Wednesday, 30 September 2009

An Inspector Calls - Novello Theatre, London

An Inspector Calls
Writer: JB Priestley
Director: Stephen Daldry
Reviewer: Marie Kenny

Our actions have consequences.

JB Priestley’s ‘An Inspector Calls’ screams that we are all responsible for each other. Written in 1944, set in 1912, resurrected in 1992 and now performed in 2009, the message at the heart of the play still rings true through this production.

At the start of JB Priestleys’ period thriller, the comfortable Birling family are celebrating the engagement of daughter Sheila to Gerald Croft. Oozing wealth and pomposity Arthur Birling takes the opportunity to share his theories on money and success along with the glories of being on the right side of the social divide. Interrupting this cozy evening strides Inspector Goole, who informs them a young girl has killed herself just hours before. Here begins an astonishing sequence of twists and turns as Goole chips away at their self-satisfaction, revealing how each of them contributed to her downfall.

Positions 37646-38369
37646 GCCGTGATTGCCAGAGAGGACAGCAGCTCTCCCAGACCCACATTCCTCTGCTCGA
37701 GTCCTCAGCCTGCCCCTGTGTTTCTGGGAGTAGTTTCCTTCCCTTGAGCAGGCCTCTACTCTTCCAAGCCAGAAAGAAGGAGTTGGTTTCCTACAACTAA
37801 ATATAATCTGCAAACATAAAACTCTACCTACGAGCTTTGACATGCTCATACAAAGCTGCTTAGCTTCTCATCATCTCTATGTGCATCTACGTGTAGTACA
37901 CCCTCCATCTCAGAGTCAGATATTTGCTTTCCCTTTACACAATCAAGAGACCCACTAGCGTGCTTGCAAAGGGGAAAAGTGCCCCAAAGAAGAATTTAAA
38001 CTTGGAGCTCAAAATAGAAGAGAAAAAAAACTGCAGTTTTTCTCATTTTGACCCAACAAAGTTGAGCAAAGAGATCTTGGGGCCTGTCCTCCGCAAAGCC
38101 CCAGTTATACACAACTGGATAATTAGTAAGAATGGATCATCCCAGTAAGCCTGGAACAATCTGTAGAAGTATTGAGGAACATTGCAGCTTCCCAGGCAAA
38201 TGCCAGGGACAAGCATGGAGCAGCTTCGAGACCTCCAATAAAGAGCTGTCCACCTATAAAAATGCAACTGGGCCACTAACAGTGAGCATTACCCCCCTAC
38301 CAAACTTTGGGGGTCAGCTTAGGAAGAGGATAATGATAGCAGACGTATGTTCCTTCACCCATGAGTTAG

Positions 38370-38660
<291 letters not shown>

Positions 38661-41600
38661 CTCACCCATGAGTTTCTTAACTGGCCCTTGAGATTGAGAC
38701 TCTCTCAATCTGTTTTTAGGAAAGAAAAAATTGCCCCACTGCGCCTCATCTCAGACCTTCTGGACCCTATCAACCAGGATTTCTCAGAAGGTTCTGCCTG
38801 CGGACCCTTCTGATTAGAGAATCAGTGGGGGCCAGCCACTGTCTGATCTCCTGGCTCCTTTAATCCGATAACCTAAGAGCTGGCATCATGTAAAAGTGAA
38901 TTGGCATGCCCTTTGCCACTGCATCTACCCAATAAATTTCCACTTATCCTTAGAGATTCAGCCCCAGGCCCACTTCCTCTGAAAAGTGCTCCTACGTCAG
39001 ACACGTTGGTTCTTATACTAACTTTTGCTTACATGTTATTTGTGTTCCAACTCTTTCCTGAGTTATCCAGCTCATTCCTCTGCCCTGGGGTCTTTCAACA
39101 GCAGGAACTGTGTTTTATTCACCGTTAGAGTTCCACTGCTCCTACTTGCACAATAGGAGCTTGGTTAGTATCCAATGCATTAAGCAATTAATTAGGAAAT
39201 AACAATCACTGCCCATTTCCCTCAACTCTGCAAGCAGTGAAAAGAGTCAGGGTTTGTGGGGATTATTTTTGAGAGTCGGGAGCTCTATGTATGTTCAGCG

With direction by Stephen Daldry, the production succeeds in presenting a family of such unlikeable, insensitive self-centred creatures, who are far from subtle in their characterisation. Sandra Duncan takes on the role of the robust, defensive and downright deluded Mrs Birling. When faced with the consequences of her actions, her hysteric crying and rolling around on the floor is not for the dead girl but for the damage the ‘scandal’ could do to her all important social status. Unlike her parents, Sheila Birling, a strong performance from Marianne Oldham, sees her flaws and mistakes and leads the cast with the hope that with youth there is a chance for change.

The star of the show is of course, Ian MacNeils wonderful set, an unfolding dolls house on stilts. It’s transformation is still as impressive and fascinating today, 17 years after its original creation. This 2009 production could be considered a timely reminder. The play calls on the audience to have a social conscience, to take another look at those less fortunate, to stop and consider our actions.

Photos: Robert Day
Runs for a limited period at the Novello Theatre, London
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